One of the crucial lessons taught by this pandemic worldwide is that the well-being of a nation exceedingly relies on the efficacy of its medical workforce. Today, health care workers around the globe are experiencing a whacking amount of pressure in treating and caring for covid-19 patients at the forefront. Studies conducted around the world report that healthcare workers are not only vulnerable to higher exposure to the virus but also mental health issues such as anxiety, trauma, stress, and PTSD. In certain countries, they don’t have access to basic precautionary equipment.
This article explores various courses of action adopted by countries worldwide in providing mental, financial, and other aids to these health care workers; keeping in mind that a potent strategy in aiding these workers must include provisions to provide them with maximum protection and high-quality care.
The Woes of Our Covid Warriors
The pandemic has revealed the utmost importance of healthcare workers in the functioning of any society and yet, many countries are failing to pay them adequate wages on time. Giving timely salaries is imperative in maintaining a basic level of motivation in the workforce. This issue is being observed in many countries including Bangladesh, Kenya, Uganda as well as India. Almost all across Africa, healthcare workers have taken to the streets to protest against low wages and substandard working conditions.
Countries with low resources are unable to pay hardship allowances or wages for working overtime. This has made employees reluctant to work, especially in challenging areas with a low doctor-to-patient ratio. Community health workers in many countries are being denied even insurance facilities. As per reports, the majority of workers from these places would prefer housing with running water & electricity, continued access to education and schooling for children over a wage increase.
Curbing The Mental Health Crisis
In countries such as the UK, Norway, Germany, and Ireland, appropriate guidelines have been officially issued by the government with provisions to provide psychological assistance for healthcare workers. These guidelines did not exist pre-crisis. Denmark, Finland, Italy, Lithuania, Poland, the Russian federation, etc have made available remote counseling sessions for their workers. Norway has established a ‘buddy system’ where these health professionals can discuss their situation with suitable peers. Stockholm, Sweden has made access to psychological health which is available for workers 24*7 without the requirement of a referral form from the manager.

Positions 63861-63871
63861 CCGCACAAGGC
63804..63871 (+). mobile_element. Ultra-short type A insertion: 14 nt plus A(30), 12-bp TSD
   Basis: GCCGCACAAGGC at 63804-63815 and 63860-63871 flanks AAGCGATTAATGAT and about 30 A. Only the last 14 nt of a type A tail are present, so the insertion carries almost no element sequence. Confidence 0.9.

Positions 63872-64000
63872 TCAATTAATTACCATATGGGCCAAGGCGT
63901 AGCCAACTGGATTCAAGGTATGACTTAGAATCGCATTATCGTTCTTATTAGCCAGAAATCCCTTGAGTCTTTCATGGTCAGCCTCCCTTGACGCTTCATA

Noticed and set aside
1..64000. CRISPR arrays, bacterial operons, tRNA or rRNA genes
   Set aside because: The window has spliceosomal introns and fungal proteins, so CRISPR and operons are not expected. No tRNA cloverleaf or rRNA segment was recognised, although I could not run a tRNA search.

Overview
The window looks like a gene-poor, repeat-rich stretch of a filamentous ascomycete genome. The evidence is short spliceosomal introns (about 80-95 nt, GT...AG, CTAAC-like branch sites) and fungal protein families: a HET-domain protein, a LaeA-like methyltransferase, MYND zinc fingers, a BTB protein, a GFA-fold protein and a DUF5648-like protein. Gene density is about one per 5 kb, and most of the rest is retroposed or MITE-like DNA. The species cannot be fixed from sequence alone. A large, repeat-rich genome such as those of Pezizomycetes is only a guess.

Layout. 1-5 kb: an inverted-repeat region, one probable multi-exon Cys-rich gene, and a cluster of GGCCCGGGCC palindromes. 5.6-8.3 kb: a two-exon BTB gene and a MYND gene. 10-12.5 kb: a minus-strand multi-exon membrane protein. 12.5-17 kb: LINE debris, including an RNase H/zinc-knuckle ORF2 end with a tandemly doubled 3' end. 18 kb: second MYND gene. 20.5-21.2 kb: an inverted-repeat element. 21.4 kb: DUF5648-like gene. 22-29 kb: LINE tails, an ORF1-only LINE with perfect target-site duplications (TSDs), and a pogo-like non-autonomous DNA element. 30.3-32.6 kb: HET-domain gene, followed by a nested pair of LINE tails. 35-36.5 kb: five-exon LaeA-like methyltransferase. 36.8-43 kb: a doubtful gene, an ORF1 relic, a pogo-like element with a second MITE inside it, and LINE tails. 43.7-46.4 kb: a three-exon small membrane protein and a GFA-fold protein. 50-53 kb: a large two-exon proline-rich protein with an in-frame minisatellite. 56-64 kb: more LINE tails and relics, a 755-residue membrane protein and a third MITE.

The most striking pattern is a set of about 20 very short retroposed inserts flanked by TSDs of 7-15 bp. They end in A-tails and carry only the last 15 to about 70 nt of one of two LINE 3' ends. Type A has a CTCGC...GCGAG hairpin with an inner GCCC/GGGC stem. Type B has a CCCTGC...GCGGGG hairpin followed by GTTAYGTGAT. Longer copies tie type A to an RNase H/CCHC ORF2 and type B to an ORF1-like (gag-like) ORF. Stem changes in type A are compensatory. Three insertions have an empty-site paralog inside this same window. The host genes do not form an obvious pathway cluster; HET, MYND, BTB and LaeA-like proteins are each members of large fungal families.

In Malta, mental health support has been provided to the staff working on the frontline. In-house psychologists are made available in front-line workplaces where they teach basic self-care and resilience through various interactive sessions. Mindfulness sessions are conducted through targeted video clips designed to develop strength and patience in the workforce. A freephone helpline has been provided by various NGOs and mental health institutions featuring fast-track referral pathways to those requiring immediate psychological care.
Provisions for Childcare Facilities
While most of the countries had shut down schools and other child care facilities, a few of them, namely – the Provinces of British Columbia, Ontario, Quebec in Canada, and Lithuania have kept schools and childcare facilities accessible for the benefit of the healthcare worker’s children. Due to the unavailability of a national scheme for childcare facilities for children of healthcare workers in Israel, many hospitals and universities were seen independently organizing childcare for kids aged 3+ for their workers.